Catalyzing the Circular Economy
The biggest climate change conference, the COP26 conference, is just close by, reminding the leaders, countries, public and media, of the urgent necessity to combat climate change to ensure a sustainable future for all of us. Without action, the climate change (GHG) emissions resulting from the lifecycle of plastics will account for 20 percent of the world’s carbon budget in 2040. Though they are not often linked to plastic pollution, addressing the issue is crucial to achieving climate goals and, over time, assuring a carbon-neutral future.
Circular economy that helps keep plastics in use and prevents the extraction of additional natural resources is a viable option to solve the issue of plastic pollution and increase the worth of recycled plastic. Through the reuse of materials in the circular economy, it can transform waste into a resource which can produce billions of dollars of economic output around the world.
Asia’s potential to propel in the area of circular economics
The spotlight is currently focused on Asia, and Asia is the center of the plastic and climate pollution problem. Research by Accenture estimates that the circular economy will create another $4.5 trillion in production globally in 2030. Because Asia is the world’s largest producer of goods and services and a major producer of goods, it is the ideal place to showcase the benefits of a circular economy on a large scale.
“A 45 percent reduction in plastic leakage into the oceans is possible by improving the waste management systems in only 5 Asian countries,” says Rob Kaplan, Founder & CEO of Circulate Capital, “By deploying circular solutions and setting circularity as the default operation, the region stands to create USD 324 billion in economic growth and generate 1.5 million jobs in the next 25 years.”
With such profound financial, social and economic results as incentives for businesses, the big question in the literal sense is where the cash will be sourced to make them happen. To generate the capital required to realize the benefits, we need to prove it is possible to invest in the field can be scalable and yield appealing returns while also meeting sustainability and ESG goals.
Organisations take on the challenge of doing their part
We’re seeing companies large as well as small, taking action with their net zero targets as well as their commitment to recycle and recyclable materials and incorporating an environmental ethos in the DNA of their business.
“At Potato Head, our main business is hospitality, art, fashion and music – and today, a zero-waste lifestyle is at the core of our business,” says Ratna Kartadjoemena, Entrepreneur & Impact Investor.
Danone, the multinational food company, has set a lofty goal to cut down on the use of non-recyclable plastic packaging materials for their operations throughout Asia and around the world.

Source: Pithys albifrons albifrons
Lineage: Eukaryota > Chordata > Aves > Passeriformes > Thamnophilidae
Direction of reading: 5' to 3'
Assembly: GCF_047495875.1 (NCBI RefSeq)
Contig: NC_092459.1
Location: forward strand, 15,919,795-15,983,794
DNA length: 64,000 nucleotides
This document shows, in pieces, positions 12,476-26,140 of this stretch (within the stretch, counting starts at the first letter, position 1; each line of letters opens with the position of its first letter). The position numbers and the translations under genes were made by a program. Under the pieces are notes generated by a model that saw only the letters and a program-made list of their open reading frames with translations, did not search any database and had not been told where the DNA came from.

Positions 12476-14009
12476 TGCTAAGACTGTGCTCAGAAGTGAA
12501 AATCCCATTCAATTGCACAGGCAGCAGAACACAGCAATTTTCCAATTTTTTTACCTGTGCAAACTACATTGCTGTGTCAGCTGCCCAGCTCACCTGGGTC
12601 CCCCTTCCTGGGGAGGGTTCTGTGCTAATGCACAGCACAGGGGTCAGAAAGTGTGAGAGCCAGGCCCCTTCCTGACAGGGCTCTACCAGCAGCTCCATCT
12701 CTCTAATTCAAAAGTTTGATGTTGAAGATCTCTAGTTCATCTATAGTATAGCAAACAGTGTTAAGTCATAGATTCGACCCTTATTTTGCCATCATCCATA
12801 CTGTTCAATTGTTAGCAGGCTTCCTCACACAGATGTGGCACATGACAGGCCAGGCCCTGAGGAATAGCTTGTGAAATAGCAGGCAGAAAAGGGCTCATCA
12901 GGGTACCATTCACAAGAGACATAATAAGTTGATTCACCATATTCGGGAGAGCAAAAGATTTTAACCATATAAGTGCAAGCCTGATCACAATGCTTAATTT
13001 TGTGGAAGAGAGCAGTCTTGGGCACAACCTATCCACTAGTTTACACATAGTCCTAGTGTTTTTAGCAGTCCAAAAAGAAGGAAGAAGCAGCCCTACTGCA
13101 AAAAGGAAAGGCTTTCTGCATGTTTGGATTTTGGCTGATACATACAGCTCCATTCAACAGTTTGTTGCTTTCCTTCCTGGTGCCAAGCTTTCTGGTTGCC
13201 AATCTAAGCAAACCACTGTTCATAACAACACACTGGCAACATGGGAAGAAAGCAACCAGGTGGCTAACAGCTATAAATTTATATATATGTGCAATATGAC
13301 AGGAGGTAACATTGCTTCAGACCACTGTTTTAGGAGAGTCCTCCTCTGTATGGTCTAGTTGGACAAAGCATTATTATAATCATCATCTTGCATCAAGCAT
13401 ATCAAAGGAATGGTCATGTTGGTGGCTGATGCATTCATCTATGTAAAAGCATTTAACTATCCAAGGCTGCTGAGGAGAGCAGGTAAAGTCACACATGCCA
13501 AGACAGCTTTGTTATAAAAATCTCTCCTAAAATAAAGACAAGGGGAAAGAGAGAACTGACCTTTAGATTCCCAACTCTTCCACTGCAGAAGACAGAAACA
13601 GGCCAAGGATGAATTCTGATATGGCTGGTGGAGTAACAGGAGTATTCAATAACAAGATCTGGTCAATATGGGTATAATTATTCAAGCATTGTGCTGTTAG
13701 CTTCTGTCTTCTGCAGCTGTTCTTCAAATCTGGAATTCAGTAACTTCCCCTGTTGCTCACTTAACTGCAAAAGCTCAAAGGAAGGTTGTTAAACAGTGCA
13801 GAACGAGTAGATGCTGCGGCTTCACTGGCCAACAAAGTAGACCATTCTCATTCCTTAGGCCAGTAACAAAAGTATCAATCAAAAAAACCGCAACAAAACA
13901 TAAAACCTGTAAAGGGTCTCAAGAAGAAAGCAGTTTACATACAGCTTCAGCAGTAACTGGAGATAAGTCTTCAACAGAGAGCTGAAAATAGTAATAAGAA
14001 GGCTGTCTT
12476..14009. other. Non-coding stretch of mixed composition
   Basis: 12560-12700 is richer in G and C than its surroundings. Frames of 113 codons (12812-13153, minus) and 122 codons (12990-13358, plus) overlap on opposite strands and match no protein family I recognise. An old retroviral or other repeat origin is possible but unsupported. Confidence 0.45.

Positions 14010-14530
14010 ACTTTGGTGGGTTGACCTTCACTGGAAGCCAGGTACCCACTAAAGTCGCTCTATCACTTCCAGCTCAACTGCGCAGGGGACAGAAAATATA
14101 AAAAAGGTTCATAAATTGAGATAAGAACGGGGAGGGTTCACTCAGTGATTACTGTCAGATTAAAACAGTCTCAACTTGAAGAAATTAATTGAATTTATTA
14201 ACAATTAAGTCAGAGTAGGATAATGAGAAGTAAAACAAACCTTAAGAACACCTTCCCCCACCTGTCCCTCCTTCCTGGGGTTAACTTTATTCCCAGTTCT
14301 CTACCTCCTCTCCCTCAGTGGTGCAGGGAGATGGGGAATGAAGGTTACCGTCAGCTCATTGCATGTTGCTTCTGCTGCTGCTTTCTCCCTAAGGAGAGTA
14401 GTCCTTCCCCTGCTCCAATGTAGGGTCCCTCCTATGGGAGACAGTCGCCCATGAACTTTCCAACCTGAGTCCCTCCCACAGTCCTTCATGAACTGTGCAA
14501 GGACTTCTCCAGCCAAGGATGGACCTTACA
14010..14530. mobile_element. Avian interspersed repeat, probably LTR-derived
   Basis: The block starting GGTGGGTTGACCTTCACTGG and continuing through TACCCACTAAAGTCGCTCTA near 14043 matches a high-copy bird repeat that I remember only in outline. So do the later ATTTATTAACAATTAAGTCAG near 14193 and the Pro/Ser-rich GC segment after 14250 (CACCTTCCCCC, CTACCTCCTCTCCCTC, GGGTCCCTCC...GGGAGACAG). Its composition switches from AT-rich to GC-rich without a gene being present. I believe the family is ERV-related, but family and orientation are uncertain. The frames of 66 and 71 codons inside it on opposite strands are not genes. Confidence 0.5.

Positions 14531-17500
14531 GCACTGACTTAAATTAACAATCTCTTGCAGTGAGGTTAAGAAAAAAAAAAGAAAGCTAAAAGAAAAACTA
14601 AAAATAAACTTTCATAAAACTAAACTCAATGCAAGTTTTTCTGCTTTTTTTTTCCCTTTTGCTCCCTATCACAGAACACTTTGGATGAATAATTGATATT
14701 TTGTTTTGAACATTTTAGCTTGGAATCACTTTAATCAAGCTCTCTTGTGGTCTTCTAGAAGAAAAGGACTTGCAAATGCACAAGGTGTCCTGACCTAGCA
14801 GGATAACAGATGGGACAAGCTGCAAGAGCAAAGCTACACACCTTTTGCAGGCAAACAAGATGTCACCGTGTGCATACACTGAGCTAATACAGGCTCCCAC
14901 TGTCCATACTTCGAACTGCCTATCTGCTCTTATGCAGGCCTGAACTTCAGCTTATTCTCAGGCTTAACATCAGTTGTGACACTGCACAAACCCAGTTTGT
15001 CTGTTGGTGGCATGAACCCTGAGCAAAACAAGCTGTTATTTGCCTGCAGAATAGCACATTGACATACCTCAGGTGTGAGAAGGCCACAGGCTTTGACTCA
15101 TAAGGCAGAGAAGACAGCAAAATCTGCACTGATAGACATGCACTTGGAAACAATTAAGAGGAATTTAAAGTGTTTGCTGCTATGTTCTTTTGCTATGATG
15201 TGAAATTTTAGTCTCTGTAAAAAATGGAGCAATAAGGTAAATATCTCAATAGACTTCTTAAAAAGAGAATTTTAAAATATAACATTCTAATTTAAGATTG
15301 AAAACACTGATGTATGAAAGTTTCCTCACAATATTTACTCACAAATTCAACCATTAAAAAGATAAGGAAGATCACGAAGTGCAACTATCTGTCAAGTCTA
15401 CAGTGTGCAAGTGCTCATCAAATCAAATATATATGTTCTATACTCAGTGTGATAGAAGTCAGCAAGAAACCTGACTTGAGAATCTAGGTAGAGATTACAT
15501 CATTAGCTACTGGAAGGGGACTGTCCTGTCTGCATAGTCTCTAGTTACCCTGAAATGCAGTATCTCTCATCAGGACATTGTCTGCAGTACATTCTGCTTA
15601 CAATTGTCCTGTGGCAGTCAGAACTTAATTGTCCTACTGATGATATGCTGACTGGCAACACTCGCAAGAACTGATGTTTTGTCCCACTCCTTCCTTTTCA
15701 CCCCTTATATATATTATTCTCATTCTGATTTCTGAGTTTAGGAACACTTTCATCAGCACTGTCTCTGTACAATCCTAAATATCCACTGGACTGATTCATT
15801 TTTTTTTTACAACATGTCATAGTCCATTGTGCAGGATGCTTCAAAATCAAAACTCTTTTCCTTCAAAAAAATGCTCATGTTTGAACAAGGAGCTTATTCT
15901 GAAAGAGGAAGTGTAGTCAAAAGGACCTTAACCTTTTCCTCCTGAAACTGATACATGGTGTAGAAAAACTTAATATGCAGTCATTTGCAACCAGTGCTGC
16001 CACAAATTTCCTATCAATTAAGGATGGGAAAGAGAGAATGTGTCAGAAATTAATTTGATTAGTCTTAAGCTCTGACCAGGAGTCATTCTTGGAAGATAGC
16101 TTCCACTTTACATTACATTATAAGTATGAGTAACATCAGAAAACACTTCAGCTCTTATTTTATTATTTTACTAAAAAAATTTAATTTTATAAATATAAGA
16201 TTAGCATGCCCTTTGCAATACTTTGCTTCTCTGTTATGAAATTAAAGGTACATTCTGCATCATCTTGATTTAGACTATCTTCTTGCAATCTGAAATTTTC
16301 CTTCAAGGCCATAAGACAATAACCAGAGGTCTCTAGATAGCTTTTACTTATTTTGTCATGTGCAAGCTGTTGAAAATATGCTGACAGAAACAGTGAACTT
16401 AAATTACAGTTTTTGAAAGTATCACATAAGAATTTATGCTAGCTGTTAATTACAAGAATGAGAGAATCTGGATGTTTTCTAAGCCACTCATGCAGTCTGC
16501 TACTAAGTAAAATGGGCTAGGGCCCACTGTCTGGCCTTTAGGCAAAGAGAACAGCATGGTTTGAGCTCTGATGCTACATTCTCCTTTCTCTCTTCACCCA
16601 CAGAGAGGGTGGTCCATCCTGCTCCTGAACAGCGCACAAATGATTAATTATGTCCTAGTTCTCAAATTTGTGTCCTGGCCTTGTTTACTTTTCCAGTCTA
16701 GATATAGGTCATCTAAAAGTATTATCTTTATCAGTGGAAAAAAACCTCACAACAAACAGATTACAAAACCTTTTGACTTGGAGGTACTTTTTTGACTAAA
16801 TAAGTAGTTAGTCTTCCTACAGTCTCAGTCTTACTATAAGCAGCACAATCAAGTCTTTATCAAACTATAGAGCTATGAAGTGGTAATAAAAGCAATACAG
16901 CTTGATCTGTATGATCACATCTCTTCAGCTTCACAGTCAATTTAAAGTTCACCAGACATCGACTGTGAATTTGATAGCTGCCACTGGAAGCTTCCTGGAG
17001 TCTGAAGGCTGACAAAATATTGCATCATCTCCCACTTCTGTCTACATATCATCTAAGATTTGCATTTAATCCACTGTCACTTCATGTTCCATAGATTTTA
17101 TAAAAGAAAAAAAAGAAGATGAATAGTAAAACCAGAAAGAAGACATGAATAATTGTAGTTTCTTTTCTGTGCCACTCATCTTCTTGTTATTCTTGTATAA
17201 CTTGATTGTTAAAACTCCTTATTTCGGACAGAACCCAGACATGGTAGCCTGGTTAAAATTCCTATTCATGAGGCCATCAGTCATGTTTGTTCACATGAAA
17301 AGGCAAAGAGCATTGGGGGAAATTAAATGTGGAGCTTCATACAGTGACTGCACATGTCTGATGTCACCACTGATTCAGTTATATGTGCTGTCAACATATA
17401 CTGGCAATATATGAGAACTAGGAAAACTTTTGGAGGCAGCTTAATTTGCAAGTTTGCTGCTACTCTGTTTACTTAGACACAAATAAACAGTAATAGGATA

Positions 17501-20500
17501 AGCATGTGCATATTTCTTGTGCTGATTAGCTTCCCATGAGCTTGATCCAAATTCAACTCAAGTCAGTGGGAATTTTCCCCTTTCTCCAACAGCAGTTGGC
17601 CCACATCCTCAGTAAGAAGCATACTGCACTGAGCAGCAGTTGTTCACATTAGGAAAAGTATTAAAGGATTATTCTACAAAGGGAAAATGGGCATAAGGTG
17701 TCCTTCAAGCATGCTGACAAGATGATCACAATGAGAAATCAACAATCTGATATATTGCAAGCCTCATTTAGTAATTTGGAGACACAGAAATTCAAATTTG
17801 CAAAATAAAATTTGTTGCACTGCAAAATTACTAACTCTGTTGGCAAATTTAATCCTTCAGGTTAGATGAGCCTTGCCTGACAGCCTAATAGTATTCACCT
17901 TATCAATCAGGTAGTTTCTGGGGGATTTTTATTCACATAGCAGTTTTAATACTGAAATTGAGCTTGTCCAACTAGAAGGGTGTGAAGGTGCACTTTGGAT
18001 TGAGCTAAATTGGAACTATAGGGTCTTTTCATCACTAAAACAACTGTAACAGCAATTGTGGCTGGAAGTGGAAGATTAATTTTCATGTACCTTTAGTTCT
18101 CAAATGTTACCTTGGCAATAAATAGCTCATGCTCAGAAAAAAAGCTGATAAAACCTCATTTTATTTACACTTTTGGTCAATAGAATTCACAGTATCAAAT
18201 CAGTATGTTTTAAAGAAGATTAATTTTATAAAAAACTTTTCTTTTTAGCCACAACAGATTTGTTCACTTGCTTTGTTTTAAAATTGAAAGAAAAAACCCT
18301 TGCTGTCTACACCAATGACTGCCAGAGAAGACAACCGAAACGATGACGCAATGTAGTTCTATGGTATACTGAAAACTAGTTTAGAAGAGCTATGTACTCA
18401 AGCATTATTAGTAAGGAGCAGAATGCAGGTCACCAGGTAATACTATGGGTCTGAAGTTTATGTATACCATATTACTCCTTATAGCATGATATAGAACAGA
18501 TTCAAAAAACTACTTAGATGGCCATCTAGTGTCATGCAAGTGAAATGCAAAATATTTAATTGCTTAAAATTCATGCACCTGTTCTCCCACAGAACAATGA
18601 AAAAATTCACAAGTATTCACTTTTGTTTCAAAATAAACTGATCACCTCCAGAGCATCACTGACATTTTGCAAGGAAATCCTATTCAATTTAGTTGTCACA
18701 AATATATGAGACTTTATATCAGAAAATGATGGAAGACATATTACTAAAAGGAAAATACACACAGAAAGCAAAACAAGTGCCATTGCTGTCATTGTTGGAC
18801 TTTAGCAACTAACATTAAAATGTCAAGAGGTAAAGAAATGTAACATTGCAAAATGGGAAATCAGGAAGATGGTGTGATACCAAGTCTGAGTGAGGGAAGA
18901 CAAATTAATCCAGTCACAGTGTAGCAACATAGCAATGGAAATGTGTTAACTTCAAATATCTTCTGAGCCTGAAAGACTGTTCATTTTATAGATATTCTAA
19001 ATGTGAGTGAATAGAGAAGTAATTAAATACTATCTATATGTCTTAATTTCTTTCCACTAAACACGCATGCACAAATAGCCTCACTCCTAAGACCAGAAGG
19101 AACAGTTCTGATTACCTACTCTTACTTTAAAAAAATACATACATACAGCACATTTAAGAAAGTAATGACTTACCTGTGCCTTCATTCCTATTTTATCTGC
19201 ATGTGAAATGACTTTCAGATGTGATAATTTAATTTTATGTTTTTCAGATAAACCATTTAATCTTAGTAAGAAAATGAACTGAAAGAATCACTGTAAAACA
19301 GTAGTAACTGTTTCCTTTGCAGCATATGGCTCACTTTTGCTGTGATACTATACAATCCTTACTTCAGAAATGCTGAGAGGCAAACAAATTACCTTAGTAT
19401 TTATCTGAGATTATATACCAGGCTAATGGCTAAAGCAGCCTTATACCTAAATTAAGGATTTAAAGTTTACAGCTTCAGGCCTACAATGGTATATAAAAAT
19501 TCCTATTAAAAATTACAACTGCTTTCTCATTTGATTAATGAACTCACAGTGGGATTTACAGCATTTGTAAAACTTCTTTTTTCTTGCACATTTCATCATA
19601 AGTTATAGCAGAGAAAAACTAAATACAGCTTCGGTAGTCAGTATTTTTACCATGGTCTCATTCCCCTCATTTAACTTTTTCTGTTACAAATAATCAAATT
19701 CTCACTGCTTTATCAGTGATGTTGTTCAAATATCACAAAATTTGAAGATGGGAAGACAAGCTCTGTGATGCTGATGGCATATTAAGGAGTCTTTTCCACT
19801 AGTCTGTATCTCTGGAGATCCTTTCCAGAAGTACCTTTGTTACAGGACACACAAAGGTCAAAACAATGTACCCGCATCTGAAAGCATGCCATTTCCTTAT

“Our aim at Danone is to make our packaging 100% circular,” says Corine Tap, the President of Asia, Africa and Middle East at Danone, “as part of our efforts to increase the amount of recyclable packaging, which currently comprises one third of our portfolio globally and 70 percent from our inventory in Indonesia. This means that all of our products will be reused or recyclable or compostable in 2025.”
Impact investing generates momentum across the entire board
In recent times, the investor community including the investment funds, VCs, and family offices, have become more enthusiastic about catalytic capital as well as impact investing. To maintain the momentum, we must prove the fact that investment in this field will yield competitive returns so that we can attract more funding to support solutions on a large scale.
That’s why companies like Circulate Capital invest in companies throughout the value chain that create social, economic ecological and economic value. In both the Circulate Capital Ocean Fund as well as Circulate Capital Disrupt have been committed to securing innovation, businesses and infrastructure that will stop the leakage of plastics into our oceans, thus enhancing and encouraging the circular economy. The funds have financed a number of startups that are in the process of being launched across South as well as Southeast Asia such as Reciki, Srichakra Polyplast and others, that are working on different levels of the recycling value chain to help advance in the direction of a circular economy.
Catalytic capital for a more vibrant and more sustainable future
The capital is coming into the market from large-scale institutional investors, but there’s still a lot to be completed. The most important thing is to fill the “missing middle” – the lack of funding for mid-sized to small-scale opportunities that exist on the ground.
In order to achieve this, we have to join with each other and show the world community that catalytic capital. It’s possible to tackle pollution from plastics and climate change simultaneously and generate a return on investment.